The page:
'Weirdo Rippers' is a curious beast of an album. Featuring ex members of the art-punk outfit Wives, No Age combine trashy pop-punk and guitar noise in strange and unexpected ways. The albums opens with 'Every Artist Needs a Tragedy', which begins as a fuzzy guitar soundscape in the vein of My Bloody Valentine or Fennesz but then develops into a grunge pop song which is strongly reminiscent of Dinosaur Jr. The next track 'Boy Void' is a galloping garage punk number, with strong pop sensibilities combined with flourishes of discordant noise. The album continues in this eclectic fashion, from the queasy drone-scape of 'Sunspots' to the Ramones-esque punk of 'My Life's Alright Without You', then closing with the psychedelic guitar noise of 'Escarpment'. It swings from gentle ambience to wild noise, stopping on the way for some incredibly catchy punk melodies.The different styles that No Age incorporate are not in themselves terribly innovative, but what makes this album exciting is the way the elements of 'Weirdo Rippers' (the white noise, ambient fuzz and trashy punk) are all tied together by a strong pop sensibility. It's akin to listening to an album by the Ramones or the Gories through a broken radio.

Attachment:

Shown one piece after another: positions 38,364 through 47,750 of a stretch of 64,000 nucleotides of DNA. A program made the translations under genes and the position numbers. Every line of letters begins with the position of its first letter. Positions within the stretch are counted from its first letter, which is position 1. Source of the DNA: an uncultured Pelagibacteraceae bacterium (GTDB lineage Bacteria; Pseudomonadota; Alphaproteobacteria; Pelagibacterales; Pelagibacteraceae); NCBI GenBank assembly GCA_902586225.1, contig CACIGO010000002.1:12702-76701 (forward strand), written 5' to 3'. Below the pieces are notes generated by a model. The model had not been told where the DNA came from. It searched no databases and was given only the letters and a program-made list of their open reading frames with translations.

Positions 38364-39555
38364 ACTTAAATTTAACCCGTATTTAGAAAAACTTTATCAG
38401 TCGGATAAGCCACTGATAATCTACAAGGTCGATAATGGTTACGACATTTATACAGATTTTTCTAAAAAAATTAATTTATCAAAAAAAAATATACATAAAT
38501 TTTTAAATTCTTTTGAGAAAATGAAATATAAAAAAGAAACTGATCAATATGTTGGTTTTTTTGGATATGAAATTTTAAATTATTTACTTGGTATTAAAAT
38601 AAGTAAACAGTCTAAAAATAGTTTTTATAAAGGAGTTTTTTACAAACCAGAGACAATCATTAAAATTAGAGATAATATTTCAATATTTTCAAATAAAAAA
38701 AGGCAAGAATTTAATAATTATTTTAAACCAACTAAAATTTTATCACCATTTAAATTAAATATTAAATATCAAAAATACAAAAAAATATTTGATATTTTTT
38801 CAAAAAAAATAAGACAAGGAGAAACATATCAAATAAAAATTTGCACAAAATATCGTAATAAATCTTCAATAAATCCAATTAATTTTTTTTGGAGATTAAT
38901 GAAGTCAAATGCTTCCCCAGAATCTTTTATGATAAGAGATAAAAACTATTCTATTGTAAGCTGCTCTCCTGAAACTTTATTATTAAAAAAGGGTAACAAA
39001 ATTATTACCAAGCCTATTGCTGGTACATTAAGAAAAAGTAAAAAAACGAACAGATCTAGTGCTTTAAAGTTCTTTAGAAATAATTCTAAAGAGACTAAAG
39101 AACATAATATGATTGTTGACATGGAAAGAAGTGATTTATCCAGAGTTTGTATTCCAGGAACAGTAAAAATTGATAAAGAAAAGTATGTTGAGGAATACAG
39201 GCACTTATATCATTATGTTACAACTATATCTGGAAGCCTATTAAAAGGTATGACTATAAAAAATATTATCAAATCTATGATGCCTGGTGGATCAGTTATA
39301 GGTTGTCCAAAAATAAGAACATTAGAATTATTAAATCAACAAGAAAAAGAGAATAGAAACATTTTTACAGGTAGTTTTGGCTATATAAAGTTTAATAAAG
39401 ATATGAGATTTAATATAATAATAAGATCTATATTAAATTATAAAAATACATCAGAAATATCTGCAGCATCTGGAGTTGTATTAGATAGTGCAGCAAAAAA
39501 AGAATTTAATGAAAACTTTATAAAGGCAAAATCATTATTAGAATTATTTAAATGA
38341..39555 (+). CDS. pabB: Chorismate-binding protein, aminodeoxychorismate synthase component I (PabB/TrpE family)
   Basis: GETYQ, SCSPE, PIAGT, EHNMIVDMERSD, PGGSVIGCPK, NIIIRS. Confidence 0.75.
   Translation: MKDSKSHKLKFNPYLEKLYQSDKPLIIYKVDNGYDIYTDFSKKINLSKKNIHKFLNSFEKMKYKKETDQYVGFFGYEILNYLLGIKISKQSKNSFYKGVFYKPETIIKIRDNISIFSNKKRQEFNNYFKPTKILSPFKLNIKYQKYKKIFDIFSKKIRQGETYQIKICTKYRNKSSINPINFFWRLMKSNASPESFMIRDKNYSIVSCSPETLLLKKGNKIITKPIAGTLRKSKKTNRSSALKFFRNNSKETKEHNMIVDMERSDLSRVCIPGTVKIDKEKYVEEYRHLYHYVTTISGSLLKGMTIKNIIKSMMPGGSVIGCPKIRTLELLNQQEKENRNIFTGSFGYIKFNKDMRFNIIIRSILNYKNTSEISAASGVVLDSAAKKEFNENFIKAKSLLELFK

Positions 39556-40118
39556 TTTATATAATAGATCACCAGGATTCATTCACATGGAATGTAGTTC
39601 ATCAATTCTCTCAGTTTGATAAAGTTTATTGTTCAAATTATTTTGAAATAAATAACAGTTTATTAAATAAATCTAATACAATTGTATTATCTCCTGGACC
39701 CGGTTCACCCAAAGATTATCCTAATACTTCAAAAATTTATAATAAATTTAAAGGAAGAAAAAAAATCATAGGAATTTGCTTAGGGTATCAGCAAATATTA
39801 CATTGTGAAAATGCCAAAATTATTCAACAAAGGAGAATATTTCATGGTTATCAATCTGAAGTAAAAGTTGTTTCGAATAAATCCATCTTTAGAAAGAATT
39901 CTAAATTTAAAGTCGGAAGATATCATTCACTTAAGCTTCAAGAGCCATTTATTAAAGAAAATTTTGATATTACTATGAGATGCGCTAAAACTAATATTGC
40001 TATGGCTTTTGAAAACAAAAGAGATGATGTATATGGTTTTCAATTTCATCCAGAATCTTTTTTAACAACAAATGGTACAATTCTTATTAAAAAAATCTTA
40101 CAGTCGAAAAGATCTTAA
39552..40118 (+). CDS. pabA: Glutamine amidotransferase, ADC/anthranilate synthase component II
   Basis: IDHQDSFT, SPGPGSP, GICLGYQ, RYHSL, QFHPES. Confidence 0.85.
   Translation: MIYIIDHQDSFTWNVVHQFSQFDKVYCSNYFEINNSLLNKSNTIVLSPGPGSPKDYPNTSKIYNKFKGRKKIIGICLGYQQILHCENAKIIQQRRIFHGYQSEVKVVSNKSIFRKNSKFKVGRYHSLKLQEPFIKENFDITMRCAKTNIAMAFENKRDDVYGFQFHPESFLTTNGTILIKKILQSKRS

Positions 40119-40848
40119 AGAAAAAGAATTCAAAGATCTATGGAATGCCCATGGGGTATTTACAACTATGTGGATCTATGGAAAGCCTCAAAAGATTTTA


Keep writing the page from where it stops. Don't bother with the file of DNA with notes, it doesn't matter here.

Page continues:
Michael Pearson


Aa - 'gAame' (Gigantic Music) 

Aa (pronounced 'Big A Little A' apparently) sound like they're having a whole heap of fun. Frenzied tribal drumming is combined with yelped vocals and all manner of strange background noises that I couldn't begin to speculate the sources of. In terms of the multiple drummers (three to be precise, and one maraca player) gAame reminds me of the hectic punk-funk of the Black Eyes. However Aa cover a great deal more musical ground than this comparison suggests, various genres are touched upon but filtered through their noise rock aesthetic. As noisy as it is danceable, 'gAame' manages to sound both terrifying and euphoric at the same time, which is quite an achievement. 

Michael Pearson


The Shaker Heights – Magna Doors